PITTSBURGH — Hollywood couldn’t have written a better script yesterday. Newly acquired Sean Rodriguez returned to Pittsburgh after spending 2017 in the Atlanta Braves organization, lifting the Pirates with a walk-off moonshot in the 12th inning, which was rightfully deemed “storybook” by starter Jameson Taillon. Nevertheless, Rodriguez’s clubhouse presence, not offensive production, may be just enough to push the Bucs atop the NL Central.
It’s safe to say the veteran fan-favorite grew fond of Pittsburgh.
Just a few hours following a trade sending him back to the Pirates, Pittsburgh Tribune-Review Pirates beat writer Rob Biertempfel announced a phone conversation with Rodriguez in which the 32-year-old was already on a plane back to PNC Park– despite having 72-hour window for him to report.
The affection shown by Rodriguez works both ways, as players and coaches alike were ecstatic when he stepped foot in the clubhouse.
Pirates centerpiece Andrew McCutchen showed his appreciation, running over to Rodriguez as soon as he stepped foot in the clubhouse right before the clock struck noon.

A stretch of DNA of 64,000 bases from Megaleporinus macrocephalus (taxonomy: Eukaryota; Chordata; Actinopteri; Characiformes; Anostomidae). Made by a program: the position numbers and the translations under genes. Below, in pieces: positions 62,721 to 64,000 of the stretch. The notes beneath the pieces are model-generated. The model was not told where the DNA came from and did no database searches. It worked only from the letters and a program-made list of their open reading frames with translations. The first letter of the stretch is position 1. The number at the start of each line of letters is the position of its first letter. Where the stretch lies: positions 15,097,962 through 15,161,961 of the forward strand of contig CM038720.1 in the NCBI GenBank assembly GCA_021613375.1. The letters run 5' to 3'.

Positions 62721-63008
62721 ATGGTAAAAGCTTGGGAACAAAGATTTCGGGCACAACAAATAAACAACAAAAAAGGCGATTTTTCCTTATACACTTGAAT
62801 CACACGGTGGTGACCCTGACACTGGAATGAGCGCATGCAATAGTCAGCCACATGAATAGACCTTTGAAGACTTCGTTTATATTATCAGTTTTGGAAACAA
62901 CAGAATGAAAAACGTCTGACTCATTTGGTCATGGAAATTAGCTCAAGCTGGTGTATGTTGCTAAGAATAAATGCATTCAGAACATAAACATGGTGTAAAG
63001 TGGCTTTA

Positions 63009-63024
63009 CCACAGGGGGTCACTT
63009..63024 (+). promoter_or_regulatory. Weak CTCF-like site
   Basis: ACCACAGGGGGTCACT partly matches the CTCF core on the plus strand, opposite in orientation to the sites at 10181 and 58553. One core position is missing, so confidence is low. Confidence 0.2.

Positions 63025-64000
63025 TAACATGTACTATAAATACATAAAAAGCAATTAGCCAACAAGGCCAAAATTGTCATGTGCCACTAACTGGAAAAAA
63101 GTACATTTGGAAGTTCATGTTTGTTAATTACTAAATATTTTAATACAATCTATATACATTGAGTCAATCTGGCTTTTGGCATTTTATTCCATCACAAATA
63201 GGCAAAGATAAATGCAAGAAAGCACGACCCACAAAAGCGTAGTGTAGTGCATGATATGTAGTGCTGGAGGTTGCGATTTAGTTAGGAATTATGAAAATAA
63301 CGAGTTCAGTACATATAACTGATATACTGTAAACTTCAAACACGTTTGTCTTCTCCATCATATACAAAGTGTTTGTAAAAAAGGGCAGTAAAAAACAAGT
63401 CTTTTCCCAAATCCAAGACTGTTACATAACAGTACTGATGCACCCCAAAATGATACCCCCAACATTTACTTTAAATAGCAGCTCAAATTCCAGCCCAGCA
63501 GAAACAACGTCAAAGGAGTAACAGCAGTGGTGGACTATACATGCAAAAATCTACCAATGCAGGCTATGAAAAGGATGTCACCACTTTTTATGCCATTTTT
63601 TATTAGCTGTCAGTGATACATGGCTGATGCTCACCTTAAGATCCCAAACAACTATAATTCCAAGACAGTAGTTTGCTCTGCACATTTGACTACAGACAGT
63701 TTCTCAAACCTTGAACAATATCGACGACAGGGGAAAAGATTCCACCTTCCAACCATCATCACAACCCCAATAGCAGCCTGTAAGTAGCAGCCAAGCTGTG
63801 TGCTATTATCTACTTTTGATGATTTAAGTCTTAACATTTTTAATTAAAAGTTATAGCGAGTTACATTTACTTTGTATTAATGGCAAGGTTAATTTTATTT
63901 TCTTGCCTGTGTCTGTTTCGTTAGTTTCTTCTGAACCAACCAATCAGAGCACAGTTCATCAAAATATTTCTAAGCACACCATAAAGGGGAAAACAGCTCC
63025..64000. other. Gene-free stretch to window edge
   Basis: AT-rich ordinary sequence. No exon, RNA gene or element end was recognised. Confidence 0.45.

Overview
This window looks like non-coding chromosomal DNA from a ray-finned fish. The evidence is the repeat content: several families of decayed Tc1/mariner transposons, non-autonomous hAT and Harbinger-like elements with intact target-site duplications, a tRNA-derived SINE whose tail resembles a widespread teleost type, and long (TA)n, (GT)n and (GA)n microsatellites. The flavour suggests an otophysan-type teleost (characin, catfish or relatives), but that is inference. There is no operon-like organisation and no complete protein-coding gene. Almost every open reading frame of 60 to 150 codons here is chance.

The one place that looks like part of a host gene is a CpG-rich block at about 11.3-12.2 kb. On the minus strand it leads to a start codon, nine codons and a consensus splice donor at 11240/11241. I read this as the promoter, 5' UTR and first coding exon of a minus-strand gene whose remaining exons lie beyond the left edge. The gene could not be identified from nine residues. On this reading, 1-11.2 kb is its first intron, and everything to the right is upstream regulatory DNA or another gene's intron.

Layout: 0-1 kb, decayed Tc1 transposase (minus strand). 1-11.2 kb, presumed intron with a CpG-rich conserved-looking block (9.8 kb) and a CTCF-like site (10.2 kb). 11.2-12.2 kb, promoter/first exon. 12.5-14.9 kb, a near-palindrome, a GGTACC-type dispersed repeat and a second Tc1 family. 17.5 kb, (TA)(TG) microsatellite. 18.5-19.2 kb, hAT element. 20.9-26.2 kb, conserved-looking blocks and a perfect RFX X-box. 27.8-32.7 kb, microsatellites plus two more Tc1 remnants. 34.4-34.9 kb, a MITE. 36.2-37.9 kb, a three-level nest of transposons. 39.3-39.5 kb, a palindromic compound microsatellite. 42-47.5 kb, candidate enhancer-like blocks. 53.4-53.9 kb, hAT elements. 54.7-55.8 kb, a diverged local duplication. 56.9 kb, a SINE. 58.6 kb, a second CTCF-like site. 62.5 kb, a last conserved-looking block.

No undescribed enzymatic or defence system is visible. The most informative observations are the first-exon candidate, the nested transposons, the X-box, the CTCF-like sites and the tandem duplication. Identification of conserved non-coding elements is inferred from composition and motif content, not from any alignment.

“It’s like when you have a best friend during a school year and they leave to their summer home, and then they come back from their summer home,” described the Pirates center fielder.
This is where the utilityman’s value truly comes into play.
Not one man within the Pirates organization will question Rodriguez’s drive, determination or desire to win games.
So there’s hope his return can help jolt the team and light a much-needed spark under a team who could use one right about now. Pittsburgh sits only 4 1/2 games behind the division-leading Chicago Cubs.
And let’s not forget about the beef, constantly brought up among fans, Rodriguez still holds against the Cubbies. Not a single Pirates follower forgot about his fists hammering a Gatorade cooler in a Rocky Balboa-like fashion during the 2015 National League Wild Card game.
Expect this type of energy when the Pirates continue battling on their quest for the team’s first division title since 1992.
Given his ability to play nearly every position on the field, Clint Hurdle can mix and match lineups and have an easier time sitting guys in need of a day off. With all due respect, not many have the same confidence in Max Moroff holding that role.
“Deep down, I never felt like I stopped being a Pirate,” Rodriguez said. “A big saying over here is ‘family forever.’ I was over here for two years. I felt like that [feeling] was never going to leave. Now I’m back.”
Joe Cinello covers Pirates material for Pittsburgh Sports Castle. Connect with him on Facebook (Joey Cinello), Linkedin (Joseph Cinello) and Twitter (@JCinello).